In a two domain protein, I randomize the phi and psi angles of the interdomain linker and then energy minimize, considering only repulsive VDW. Oddly, about one third of the time, the minimization step increases the energy. Possibly the minimization function is considering only the residues that are allowed to move, but that that score function is considering the entire system. If this is what is going on, it is not what I expect or want, I'd like the minimization function to consider the entire system. Below is the python script. The input pdb can be obtained from http://gene.bio.jhu.edu/input.pdb. Residues 161-168 are the linker region of the protein.
from rosetta import *
full_pose = pose_from_pdb("input.pdb")
scorefxnvdw = ScoreFunction()
scorefxnvdw.set_weight(fa_rep, 1.0) #VDW
#set movemap to adjust only linker region in full protein pose
mm = MoveMap()
#set minimization mover to shift domains
minmover = MinMover(mm, scorefxnvdw, 'dfpmin', 10, True)
for i in range (161, 168):
full_pose.set_phi(i, random.uniform(-180, 180))
full_pose.set_psi(i, random.uniform(-180, 180))
print "Energy before minimization", scorefxnvdw(full_pose)
print "Energy after minimization", scorefxnvdw(full_pose)
Hm. That is definitely odd behavior from the minimizer. I wonder if it is because you are in a very bad region of the energy function. That is, if the random phi/psi selection creates badly overlapping clashes where your two domains largely overlap (which you would see by a very high fa_rep score, as well as in the structure), then it may be hard for the minimizer to resolve, due to the very high energy and gradients. Because the minimizer is sampling discrete points in the domain (in your case phi-psi of residues 161-168), it may get confused because the energy function is not smooth enough.
If this is the case, a workaround might be to reject configurations before minimization if they are above a certain fa_rep threshold which might indicate unreasonable levels of clashes.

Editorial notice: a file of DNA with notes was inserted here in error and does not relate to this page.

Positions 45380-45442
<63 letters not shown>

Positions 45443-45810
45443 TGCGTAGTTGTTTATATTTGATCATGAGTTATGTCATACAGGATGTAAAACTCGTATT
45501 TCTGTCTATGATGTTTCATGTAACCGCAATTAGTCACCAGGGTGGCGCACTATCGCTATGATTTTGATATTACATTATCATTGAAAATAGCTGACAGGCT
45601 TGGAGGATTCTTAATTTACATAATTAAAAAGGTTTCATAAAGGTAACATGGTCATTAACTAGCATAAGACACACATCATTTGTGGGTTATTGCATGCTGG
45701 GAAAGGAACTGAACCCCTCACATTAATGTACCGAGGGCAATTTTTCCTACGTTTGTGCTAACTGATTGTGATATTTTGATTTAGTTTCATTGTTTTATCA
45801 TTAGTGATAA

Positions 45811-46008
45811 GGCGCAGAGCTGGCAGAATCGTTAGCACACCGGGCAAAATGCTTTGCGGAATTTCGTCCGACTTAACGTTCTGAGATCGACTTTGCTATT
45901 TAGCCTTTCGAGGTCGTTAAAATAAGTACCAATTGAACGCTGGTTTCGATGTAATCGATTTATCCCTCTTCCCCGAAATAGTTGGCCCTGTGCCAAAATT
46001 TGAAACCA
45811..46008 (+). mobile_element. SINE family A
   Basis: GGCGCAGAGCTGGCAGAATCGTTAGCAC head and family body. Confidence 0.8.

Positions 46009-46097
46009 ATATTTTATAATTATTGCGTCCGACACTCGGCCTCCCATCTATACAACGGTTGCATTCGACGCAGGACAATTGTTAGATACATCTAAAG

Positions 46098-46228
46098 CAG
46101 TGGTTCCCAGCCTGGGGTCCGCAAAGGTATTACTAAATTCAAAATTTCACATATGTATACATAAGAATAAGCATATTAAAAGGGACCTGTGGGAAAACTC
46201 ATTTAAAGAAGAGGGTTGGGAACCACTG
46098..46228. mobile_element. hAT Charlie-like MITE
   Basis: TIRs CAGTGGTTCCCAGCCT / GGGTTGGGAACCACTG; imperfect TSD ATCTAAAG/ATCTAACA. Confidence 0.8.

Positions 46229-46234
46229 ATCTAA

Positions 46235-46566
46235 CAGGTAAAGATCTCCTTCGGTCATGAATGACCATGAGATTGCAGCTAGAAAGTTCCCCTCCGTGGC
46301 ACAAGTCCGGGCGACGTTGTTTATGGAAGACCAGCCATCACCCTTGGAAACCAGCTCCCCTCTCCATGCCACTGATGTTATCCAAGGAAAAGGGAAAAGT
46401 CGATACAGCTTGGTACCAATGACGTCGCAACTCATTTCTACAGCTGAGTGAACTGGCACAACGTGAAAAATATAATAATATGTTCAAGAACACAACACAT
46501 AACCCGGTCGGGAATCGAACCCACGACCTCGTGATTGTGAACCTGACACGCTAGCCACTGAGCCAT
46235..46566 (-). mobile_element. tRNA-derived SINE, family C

This is indeed a nasty, unexpected behavior in the minimizer. I like Jeff's guess that you are in such an awful region of conformational space to start with that everything is bad, but it's still surprising. What do before and after actually look like? If you start with protein eclipsed into protein, then you're going to end in the same wrong state.
If you want to solve this domain assembly problem generally, the FloppyTail executeable can take a stab at it. Domain assembly (er, well, envelope prediction) will be fully supported in 3.3 and it sorta-works in 3.2.
With respect to the first reply: I have observed minimization failures from structures in which the "before energy" was as low as 1408. (Less than 1/2000 of the randomized structures possess energies less than 2000).
With respect to the second reply: the before, and after structures from failed minimizations usually (it could be always) have one domain interpenetrating the other. (I had originally hoped to use minimization to eliminate the interpenetration and leave the domains in contact. Now I realize that I'd need to restrict attention to those randomized structures in which any domain interpenetration distance is less than an atomic radius, which I'd hope would merely be those structures in which the energy is less than some value. The minimization failure mentioned in the previous paragraph suggests that this may not work however.
If the minimization function becomes confused, shouldn't it at least return the same energy and structure as it was first given?
"Now I realize that I'd need to restrict attention to those randomized structures in which any domain interpenetration distance is less than an atomic radius, which I'd hope would merely be those structures in which the energy is less than some value."
This is likely to be true. It sounds like you really need a proper sampling protocol for the linker, not just minimization.
I agree with you that the minimizer should be returning the input structure when it gets confused in this case. I don't know why it isn't. With severe clashes, perhaps there is enough rounding noise moving between processor's longer registers and cache/RAM that the minimizer isn't aware of the error. The minimizer isn't doing a Monte Carlo protocol so under normal circumstances there's no need to check that the output energy is lower than the input. Maybe there's just a bug somewhere...